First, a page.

mount-hood-summit-hut

This Digital Public Library image from the 1930s shows that Mount Hood did indeed have a summit hut in the pioneer days of outdoor recreation.

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Not long after the first pioneers found their way to the Cascade Range, they started dreaming up ways to climb - and ski - Mount Hood. It's a rich tradition of ingenuity that continues to this day. This timeline should give you an appreciation for the rich history associated with Oregon's tallest mountain.

700,000 BC: Volcanic eruptions form the Cascade Range and the mountain called Wy’East by the Klickitat people.

1792 AD: Mount Hood is named after British Admiral Samuel Hood, who never set foot on the mountain.

1889: Cloud Cap Inn opens on the north side of Mount Hood.

1890: The Langille brothers ski the north face of Mount Hood to Cloud Cap Inn.

1894: 100 people climb Mount Hood together and form the alpine club Mazamas.

1899: Oliver Yocum builds the first hotel in Government Camp.

1903: Three Mazamas shred Hood wearing 10-foot wooden skis and carrying nine-foot balancing poles.

1905: Tourists visiting Portland for the Lewis and Clark Exhibit sign up for $5 guided tours to the peak of Mount Hood.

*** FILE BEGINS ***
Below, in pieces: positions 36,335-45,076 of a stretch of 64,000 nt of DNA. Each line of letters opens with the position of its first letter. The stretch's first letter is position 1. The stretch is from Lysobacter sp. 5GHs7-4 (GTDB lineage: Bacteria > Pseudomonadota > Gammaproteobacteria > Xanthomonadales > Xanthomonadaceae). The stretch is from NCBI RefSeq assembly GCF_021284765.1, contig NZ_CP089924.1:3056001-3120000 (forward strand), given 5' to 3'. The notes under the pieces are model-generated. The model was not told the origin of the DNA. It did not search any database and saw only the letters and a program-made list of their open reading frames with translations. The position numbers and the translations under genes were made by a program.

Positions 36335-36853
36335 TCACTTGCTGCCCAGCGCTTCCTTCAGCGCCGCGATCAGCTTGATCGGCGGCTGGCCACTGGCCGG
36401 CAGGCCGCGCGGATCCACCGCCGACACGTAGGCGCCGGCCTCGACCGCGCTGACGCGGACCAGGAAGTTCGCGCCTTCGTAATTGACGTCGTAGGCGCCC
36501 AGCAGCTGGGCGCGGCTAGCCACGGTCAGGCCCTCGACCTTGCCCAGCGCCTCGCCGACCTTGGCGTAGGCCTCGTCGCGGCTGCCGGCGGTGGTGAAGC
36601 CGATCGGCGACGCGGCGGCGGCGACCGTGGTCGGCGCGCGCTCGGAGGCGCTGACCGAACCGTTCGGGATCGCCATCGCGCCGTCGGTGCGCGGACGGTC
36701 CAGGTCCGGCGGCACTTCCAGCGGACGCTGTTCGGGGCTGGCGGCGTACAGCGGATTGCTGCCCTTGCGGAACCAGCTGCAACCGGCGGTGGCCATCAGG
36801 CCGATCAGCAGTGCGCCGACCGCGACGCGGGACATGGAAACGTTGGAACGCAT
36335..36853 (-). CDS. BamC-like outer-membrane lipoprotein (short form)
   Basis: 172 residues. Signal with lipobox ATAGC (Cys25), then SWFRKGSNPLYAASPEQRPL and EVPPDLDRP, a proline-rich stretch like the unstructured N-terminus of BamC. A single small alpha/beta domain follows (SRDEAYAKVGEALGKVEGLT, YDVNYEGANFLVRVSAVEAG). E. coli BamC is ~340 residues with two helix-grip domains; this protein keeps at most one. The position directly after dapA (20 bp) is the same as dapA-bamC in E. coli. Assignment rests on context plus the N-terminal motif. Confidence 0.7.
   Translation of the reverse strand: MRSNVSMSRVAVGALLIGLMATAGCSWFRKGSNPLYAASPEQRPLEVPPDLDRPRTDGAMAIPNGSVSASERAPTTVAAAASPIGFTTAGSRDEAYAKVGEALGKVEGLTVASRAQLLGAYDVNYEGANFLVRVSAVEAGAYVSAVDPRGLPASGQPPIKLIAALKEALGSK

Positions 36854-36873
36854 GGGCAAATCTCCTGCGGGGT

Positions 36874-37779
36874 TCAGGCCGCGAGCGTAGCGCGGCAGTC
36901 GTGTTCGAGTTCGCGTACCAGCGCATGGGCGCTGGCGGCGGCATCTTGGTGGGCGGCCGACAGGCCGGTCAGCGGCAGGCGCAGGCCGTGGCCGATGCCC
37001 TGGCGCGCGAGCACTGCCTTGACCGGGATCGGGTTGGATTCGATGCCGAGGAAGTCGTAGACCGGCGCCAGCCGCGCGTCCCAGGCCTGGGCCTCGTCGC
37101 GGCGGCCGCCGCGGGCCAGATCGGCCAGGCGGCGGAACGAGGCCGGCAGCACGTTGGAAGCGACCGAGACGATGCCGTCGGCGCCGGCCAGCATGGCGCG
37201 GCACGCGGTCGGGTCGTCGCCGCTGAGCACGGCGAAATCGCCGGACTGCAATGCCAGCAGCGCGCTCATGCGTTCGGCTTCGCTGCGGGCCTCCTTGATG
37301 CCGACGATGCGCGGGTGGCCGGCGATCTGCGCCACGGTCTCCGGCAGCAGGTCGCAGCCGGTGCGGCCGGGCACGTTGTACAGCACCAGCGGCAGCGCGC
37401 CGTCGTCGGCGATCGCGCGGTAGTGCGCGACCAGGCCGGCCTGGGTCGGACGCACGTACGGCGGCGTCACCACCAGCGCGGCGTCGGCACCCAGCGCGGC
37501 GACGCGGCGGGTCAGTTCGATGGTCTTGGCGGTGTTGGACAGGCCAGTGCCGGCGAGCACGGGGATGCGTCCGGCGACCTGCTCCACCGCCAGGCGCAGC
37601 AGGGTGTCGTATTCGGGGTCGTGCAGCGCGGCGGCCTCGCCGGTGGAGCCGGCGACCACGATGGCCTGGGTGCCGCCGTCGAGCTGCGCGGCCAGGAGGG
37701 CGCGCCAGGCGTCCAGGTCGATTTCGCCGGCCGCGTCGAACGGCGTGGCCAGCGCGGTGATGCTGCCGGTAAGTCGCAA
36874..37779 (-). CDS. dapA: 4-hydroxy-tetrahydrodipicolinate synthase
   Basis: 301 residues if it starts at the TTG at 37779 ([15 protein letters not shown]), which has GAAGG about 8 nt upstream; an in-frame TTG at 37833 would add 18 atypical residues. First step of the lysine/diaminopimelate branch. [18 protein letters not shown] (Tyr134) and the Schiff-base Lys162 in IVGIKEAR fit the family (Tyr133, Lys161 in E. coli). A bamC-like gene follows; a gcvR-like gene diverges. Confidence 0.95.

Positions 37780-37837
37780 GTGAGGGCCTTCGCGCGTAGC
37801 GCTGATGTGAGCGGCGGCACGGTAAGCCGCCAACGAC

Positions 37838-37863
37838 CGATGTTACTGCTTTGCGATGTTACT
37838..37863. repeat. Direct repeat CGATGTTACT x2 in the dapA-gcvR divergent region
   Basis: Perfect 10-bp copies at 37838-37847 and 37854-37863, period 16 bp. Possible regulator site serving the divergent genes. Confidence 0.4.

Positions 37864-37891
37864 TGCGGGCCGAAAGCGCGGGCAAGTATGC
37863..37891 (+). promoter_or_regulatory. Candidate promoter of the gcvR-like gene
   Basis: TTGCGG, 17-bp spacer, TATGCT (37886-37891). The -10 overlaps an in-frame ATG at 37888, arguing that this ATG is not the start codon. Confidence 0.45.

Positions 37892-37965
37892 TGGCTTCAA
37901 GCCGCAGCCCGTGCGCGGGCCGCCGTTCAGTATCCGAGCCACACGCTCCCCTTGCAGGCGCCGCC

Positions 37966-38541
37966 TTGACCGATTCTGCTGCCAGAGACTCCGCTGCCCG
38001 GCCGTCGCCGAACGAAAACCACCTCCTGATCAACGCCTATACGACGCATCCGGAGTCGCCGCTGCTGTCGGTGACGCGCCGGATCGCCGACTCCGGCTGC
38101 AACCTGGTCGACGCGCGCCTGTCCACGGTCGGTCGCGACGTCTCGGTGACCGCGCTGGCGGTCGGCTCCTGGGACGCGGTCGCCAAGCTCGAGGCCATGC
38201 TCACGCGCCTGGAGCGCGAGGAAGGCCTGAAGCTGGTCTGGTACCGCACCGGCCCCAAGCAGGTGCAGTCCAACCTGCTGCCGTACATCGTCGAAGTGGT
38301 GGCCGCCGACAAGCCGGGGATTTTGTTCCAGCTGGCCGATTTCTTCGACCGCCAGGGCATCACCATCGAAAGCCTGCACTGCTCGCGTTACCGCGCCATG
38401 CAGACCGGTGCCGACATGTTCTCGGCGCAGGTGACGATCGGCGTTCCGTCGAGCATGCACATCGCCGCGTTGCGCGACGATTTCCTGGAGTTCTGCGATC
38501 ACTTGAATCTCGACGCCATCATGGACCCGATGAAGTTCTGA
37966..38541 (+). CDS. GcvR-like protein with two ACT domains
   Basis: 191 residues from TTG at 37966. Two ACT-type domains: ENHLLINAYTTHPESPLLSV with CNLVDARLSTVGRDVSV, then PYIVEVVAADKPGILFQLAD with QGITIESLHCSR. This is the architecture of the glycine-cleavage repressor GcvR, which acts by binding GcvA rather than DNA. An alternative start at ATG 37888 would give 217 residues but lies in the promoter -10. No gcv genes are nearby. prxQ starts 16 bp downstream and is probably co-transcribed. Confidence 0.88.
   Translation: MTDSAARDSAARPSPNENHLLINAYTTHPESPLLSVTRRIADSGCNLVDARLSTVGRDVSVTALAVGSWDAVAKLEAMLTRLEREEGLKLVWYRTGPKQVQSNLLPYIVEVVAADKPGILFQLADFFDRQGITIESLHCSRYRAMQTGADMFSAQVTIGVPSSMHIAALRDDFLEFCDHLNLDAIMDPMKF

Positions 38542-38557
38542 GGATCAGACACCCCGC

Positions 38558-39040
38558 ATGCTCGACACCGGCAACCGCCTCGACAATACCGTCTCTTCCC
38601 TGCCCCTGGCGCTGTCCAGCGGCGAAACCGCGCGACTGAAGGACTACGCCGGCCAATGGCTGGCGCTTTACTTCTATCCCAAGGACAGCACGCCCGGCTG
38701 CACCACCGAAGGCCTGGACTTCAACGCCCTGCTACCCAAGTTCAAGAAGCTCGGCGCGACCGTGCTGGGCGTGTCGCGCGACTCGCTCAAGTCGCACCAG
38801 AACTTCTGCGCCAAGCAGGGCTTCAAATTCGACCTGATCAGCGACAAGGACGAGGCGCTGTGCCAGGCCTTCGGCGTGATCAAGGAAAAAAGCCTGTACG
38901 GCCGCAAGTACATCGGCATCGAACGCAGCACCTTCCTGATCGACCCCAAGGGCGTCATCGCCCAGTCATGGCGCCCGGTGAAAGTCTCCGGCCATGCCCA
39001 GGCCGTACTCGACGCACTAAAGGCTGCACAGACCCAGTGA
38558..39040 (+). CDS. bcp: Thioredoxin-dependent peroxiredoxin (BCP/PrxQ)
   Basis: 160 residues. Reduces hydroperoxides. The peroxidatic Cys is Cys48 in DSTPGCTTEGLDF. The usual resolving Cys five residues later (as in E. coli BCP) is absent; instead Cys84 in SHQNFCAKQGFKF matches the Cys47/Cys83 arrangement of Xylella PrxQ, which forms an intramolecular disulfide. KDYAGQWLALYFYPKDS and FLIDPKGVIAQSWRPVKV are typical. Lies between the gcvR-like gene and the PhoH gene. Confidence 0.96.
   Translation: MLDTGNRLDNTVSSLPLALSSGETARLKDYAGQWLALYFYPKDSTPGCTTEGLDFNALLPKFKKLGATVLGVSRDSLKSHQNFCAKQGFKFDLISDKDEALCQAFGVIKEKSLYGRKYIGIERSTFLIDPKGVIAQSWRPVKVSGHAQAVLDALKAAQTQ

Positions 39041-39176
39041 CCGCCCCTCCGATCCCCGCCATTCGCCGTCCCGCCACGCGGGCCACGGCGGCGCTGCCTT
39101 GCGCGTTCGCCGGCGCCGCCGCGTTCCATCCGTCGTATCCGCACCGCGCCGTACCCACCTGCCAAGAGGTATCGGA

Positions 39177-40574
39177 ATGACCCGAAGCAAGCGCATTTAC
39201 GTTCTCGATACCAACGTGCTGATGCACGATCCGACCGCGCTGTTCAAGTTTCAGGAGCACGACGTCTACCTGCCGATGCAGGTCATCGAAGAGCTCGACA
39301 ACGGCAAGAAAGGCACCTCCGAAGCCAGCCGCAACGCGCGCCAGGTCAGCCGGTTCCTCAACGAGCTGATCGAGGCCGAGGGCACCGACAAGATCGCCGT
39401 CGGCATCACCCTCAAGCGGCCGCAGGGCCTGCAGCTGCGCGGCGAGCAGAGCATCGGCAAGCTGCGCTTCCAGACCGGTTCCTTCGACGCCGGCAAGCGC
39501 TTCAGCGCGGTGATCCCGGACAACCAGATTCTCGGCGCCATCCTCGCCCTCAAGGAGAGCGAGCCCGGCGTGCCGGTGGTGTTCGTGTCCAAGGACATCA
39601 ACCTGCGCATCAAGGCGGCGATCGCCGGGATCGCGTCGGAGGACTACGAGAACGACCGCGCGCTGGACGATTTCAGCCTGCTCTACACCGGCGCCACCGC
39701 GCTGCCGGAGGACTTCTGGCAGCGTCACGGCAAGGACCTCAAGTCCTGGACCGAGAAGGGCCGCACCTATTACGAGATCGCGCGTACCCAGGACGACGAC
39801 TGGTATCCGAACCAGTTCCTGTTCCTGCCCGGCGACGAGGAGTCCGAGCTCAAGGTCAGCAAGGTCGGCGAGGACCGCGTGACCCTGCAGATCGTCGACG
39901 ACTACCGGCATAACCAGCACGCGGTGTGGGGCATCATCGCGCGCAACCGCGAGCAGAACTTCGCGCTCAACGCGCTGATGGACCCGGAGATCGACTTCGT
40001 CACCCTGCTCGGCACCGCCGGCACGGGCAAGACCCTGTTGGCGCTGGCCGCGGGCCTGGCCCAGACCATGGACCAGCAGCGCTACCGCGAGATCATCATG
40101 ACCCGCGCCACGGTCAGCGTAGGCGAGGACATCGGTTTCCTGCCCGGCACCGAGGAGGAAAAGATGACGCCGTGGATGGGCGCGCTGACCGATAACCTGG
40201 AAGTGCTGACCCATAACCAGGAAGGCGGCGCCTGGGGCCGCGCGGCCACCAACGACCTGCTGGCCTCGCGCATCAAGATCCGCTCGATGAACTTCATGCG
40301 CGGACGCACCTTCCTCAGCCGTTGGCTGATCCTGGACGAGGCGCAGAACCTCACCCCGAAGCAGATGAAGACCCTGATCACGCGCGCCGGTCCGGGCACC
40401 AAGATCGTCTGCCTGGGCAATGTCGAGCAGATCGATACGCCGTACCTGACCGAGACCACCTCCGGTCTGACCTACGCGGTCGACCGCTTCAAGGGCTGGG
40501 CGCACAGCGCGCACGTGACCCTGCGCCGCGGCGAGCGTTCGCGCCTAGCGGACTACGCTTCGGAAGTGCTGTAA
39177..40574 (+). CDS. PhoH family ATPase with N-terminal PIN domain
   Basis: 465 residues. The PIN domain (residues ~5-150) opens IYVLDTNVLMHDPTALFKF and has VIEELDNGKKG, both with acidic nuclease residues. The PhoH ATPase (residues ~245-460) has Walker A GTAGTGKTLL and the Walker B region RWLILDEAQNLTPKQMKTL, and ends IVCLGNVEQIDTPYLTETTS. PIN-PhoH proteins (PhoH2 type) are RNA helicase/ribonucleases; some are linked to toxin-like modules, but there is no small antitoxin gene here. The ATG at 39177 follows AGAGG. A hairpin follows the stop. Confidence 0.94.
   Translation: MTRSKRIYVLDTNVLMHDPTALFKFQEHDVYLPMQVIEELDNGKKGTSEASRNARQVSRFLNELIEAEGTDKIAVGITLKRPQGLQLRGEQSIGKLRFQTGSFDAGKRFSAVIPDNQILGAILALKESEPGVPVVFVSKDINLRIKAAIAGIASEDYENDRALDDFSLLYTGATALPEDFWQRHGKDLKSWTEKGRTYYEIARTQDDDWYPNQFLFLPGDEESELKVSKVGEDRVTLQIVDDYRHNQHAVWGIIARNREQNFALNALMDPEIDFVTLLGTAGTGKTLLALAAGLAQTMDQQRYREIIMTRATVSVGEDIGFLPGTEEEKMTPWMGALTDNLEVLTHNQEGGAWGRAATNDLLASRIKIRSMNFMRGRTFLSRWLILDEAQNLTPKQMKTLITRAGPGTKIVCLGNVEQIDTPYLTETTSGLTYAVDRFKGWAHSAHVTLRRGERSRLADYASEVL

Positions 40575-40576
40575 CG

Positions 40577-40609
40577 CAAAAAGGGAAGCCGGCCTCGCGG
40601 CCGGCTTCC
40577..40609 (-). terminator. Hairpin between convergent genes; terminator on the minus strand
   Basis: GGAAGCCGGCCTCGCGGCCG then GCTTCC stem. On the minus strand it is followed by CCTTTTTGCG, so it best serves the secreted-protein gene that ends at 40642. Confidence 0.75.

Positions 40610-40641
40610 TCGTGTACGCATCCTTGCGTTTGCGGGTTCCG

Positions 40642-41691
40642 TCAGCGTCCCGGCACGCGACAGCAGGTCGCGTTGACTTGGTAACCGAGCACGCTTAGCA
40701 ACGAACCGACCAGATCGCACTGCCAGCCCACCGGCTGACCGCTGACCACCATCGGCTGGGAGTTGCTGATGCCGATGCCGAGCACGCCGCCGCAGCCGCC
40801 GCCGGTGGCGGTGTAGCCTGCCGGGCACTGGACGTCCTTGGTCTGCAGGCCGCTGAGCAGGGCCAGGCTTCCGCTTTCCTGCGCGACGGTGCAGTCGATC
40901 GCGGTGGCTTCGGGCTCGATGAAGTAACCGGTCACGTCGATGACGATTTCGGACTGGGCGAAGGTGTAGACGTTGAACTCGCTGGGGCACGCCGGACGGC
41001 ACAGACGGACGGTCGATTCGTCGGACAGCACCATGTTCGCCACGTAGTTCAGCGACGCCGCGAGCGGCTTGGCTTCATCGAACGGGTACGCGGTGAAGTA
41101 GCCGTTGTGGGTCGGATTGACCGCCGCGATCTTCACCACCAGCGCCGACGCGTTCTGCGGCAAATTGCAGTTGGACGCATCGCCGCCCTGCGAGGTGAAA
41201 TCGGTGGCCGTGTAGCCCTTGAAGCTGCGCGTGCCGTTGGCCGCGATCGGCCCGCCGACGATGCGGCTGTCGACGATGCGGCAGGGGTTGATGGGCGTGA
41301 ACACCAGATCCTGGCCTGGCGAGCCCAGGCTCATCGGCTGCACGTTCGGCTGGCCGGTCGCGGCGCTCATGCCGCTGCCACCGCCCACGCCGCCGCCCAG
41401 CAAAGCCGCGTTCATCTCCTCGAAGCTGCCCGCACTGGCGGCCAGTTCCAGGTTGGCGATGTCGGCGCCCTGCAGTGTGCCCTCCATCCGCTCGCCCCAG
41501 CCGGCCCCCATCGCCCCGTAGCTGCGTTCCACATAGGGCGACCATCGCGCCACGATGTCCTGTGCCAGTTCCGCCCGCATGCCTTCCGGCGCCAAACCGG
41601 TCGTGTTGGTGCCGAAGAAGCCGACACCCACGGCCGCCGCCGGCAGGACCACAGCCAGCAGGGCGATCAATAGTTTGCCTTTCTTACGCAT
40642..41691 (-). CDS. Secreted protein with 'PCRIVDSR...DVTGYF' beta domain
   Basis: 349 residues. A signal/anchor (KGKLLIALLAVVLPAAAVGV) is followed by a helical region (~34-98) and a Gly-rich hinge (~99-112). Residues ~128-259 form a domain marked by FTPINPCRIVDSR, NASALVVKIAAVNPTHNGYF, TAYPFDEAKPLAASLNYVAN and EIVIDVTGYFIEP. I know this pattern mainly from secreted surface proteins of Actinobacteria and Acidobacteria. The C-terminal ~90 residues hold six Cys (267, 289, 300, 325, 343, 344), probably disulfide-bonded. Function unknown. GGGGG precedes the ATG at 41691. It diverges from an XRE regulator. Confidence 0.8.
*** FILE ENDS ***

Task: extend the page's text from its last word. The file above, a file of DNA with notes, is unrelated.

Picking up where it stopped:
1914: First solo car trip up to Government Camp.

1915: Climbers build a fire lookout at the mountain’s peak.

1926: Plan to connect Cooper Spur to the summit with a cable tramway are rejected.

1926: State begins plowing Highway 26 regularly in winter.

1927: Snow clubs formed on Mount Hood.

1928: Summit opens as first ski resort on Mount Hood.

1928: The Mutorpor ski jumping hill is developed (the photo below from the Digital Public Library indicates the popularity of early jumping events).

parking-immemorial

1931: Andre Roch, Hjalmar Hvam and Arne Stene summit on skis.

1933: Fire lookout at the peak is torn down.

1935: Plan announced to build Timberline Lodge, a Works Progress Administration project, part of Franklin Delano Roosevelt's economic recovery plan.

1936: Timberline foreman Ira Davidson invents the modern Snow Cat.

1937: FDR travels to Oregon for the dedication of Timberline Lodge.

1937: Russ McJury and Joe Leuthold (pictured below, photo courtesy of Daniel Becker) complete the first ascent of the Sandy Glacier Headwall.

russ-mcjury-joe-leuthod

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